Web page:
The Center for Diversity and Inclusion is revamping, adding new programs and initiatives this semester. A major target of improvements has been the Safe Zone certification, first offered to faculty but now to student organizations as well.
The Safe Zone training creates a network of knowledge faculty and students use to help provide a safe environment for LGBTQ+ people.
Kerrion Dean, program coordinator for the CDI, said over the last few years Safe Zone training had become non-functioning because of staffing changes.
“As [the CDI staff] were preparing to start it back up again, we were thinking about what we should be adding to it and what we should be changing,” Dean said.
Completing the Safe Zone certification grants faculty and student organizations a mention on the CDI website that will let students know the organization or class is a safe environment to enter, said Dean. To get that certification, organizations must have 25% of their membership, including three of their executive board members complete the Safe Zone training.
Allison Gus, Director of Admissions, volunteered her team to be the first participants in the new revamped Safe Zone training.
“The idea of volunteering the admission team as the test group of this training was that we are very often at the front of those conversations with students and their families,” Gus said. “We are often the first person that they may be speaking with when it comes to questions, be it in the collegiate journey or be it specific to Truman State University.”
Dean said the training groups will start by establishing group expectations and a safe space for people to share their experiences.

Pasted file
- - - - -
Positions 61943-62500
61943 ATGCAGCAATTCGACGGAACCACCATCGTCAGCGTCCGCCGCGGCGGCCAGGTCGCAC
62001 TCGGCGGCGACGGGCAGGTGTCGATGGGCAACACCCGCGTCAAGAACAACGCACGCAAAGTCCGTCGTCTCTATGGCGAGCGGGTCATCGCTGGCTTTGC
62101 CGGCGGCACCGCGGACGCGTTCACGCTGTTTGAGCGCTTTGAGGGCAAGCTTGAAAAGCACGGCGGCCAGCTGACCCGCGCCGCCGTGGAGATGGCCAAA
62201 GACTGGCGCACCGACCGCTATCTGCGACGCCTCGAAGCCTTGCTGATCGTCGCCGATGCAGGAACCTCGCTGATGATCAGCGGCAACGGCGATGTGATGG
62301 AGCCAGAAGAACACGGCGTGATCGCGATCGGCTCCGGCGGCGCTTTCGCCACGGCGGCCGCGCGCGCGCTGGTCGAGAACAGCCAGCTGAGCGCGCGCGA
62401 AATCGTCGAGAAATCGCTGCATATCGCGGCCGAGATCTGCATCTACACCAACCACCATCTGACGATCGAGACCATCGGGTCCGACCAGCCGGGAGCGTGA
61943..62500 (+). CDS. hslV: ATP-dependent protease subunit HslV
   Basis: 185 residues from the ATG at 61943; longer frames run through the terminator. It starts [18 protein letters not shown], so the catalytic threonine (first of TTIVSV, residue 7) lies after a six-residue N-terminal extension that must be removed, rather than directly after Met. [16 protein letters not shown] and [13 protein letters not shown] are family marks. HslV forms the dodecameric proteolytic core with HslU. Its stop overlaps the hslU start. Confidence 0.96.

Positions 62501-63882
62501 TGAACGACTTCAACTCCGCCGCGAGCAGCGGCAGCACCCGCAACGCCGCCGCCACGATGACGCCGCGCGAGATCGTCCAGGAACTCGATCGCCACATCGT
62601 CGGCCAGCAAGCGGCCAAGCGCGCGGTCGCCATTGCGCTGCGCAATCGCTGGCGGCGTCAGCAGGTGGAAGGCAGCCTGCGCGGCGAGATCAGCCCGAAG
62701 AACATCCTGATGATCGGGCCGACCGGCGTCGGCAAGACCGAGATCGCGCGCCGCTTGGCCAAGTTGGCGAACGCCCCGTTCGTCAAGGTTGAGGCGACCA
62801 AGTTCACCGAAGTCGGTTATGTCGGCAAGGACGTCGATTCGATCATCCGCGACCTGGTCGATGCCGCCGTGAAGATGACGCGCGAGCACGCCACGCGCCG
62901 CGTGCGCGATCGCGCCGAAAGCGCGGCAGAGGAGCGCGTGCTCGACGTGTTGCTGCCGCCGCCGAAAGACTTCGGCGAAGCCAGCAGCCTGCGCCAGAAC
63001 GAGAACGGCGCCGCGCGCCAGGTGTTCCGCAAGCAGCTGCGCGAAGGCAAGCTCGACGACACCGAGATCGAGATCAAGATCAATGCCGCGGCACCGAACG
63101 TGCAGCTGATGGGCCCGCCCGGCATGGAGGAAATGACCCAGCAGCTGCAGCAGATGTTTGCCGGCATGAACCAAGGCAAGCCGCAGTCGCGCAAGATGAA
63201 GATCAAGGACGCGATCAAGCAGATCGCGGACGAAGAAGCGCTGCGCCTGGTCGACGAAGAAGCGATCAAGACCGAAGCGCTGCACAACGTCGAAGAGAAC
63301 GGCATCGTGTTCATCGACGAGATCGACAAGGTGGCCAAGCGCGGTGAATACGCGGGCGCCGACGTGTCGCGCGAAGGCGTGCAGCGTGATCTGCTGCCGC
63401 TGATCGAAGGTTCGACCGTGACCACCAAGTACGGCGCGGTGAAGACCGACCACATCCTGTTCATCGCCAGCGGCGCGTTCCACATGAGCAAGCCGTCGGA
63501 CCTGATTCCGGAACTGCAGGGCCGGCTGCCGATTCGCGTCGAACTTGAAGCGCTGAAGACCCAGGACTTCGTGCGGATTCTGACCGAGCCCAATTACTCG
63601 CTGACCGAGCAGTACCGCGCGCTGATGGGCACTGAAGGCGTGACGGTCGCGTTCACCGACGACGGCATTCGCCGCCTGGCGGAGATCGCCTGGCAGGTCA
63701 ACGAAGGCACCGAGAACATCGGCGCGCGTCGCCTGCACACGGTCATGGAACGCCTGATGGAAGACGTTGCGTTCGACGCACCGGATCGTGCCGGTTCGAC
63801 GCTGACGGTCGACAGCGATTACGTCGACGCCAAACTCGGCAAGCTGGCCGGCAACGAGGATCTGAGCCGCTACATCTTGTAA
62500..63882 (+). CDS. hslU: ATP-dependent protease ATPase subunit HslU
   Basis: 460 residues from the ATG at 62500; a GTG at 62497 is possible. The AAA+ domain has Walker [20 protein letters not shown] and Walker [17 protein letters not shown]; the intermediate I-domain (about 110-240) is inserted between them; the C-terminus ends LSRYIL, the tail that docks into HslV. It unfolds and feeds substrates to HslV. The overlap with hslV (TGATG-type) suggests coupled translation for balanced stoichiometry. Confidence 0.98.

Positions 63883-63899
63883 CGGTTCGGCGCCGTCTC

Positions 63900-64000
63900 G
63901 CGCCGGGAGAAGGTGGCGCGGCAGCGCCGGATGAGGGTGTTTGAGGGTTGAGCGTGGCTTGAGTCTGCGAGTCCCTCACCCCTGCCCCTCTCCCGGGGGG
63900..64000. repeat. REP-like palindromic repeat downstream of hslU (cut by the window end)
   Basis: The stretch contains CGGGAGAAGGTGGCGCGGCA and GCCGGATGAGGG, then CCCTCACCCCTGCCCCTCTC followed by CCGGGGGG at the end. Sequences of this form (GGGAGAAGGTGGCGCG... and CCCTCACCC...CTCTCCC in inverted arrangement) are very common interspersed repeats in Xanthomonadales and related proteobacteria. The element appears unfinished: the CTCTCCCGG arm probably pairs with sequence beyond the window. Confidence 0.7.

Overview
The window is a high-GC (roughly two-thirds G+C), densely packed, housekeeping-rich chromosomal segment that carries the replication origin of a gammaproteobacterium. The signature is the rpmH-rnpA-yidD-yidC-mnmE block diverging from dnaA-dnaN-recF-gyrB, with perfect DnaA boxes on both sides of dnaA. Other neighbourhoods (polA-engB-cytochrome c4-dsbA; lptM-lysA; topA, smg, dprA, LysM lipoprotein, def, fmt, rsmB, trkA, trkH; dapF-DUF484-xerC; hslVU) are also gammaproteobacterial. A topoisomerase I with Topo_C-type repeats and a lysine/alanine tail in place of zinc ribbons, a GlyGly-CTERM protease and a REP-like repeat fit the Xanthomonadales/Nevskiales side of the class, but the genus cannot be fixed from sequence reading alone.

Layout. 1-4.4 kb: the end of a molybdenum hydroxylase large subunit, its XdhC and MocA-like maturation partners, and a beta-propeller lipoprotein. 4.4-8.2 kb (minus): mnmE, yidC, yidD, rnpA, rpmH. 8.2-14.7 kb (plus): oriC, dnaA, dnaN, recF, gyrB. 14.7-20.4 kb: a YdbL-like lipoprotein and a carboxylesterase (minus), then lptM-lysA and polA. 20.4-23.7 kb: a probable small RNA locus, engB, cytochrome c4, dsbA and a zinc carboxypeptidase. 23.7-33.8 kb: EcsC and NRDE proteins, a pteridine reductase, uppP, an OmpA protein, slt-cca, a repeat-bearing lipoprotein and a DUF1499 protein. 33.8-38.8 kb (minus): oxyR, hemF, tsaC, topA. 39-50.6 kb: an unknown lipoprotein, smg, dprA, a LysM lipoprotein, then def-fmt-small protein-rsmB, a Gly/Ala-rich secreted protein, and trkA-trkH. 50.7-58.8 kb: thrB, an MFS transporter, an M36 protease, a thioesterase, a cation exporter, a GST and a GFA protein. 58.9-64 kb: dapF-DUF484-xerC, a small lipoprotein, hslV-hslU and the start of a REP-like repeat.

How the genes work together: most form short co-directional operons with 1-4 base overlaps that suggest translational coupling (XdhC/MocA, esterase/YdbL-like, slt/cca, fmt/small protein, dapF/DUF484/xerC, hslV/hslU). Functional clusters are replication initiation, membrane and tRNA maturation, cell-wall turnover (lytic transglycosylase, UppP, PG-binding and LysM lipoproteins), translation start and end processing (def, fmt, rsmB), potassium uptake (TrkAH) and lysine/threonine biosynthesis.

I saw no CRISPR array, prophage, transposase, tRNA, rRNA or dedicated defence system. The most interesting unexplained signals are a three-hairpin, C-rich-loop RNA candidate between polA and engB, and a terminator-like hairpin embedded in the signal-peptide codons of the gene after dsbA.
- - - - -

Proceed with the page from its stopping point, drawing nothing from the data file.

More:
Then, they dive into understanding the ever-growing amount of vocabulary surrounding the LGBTQ+ community. They also complete a couple of activities that explore the differences between gender, sexuality and romanticism as well as understanding privilege and all its caveats, Dean said.
“Times are always changing, vocabulary is always changing, so we want to ensure that we are being educated and respectful to the best of our ability,” Gus said.
“[This program] is essential for our office, but also for every other office and entity on campus,” said Gus. “This is very much a joint effort to ensure that not just Truman but higher education remains an inclusive and welcoming environment. We are all in this together. We are all learners at heart.”
Another initiative this semester is our interfaith advisory board, said Dean.
Faith-based student organizations and community religious affiliated organizations with connections to Truman are invited to participate in the interfaith advisory board.
“The board will help inform us of the program that comes outside the office and that space to be what students want and need,” said Dean.
To kick off the advisory board, there will be a Faith Festival Sept. 27 starting at 1:00pm on the Quad.
Student organizations circulating around faith and spirituality will be tabling for students to walk through and learn about the different organizations.
“We want all of them to come and share that space and show students more about the organization, but also break down the stigma that multiple organizations cannot share one space without there being a debate,” Dean said.